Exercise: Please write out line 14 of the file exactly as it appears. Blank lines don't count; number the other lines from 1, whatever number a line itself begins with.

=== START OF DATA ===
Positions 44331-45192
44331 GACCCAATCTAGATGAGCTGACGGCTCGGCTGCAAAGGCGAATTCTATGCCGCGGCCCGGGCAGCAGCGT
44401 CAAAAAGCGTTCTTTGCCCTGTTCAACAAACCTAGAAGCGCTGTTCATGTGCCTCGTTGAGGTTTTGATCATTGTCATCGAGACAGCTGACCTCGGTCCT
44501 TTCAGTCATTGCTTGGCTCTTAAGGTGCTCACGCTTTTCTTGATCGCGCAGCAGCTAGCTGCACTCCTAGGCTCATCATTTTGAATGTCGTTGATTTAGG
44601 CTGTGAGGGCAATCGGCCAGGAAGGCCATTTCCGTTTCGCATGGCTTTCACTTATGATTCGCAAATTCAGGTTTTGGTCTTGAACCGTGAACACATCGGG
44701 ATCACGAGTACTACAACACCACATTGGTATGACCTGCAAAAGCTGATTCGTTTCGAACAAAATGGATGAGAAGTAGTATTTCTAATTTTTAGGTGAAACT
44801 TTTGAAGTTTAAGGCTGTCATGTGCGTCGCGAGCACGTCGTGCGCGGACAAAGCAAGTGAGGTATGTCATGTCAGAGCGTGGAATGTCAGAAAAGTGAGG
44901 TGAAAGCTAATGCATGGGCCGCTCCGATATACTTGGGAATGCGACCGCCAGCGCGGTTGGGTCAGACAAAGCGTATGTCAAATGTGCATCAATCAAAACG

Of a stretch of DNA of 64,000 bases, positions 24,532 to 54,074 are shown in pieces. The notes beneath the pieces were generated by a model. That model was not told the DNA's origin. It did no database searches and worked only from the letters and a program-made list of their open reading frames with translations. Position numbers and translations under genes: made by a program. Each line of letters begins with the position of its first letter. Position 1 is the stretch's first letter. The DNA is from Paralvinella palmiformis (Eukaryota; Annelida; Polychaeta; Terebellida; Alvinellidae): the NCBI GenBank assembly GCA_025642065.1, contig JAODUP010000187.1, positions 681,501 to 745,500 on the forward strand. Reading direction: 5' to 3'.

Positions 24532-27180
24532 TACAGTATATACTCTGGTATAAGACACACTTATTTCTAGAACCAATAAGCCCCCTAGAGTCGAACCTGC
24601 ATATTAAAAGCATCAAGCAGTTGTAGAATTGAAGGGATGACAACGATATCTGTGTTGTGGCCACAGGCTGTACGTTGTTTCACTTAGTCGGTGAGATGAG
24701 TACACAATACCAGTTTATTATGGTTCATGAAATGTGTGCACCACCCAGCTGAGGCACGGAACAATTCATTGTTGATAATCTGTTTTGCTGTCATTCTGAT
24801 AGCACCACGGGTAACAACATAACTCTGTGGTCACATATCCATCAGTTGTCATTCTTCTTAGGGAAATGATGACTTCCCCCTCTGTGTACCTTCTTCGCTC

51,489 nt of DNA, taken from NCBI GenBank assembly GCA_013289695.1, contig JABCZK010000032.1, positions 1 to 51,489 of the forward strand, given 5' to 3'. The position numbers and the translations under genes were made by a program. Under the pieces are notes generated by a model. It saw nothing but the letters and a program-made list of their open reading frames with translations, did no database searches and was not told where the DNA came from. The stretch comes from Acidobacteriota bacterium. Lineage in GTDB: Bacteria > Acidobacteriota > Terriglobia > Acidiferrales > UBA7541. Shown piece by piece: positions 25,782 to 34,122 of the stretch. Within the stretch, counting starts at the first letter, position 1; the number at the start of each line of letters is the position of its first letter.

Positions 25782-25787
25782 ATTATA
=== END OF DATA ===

24801 AGCACCACGGGTAACAACATAACTCTGTGGTCACATATCCATCAGTTGTCATTCTTCTTAGGGAAATGATGACTTCCCCCTCTGTGTACCTTCTTCGCTC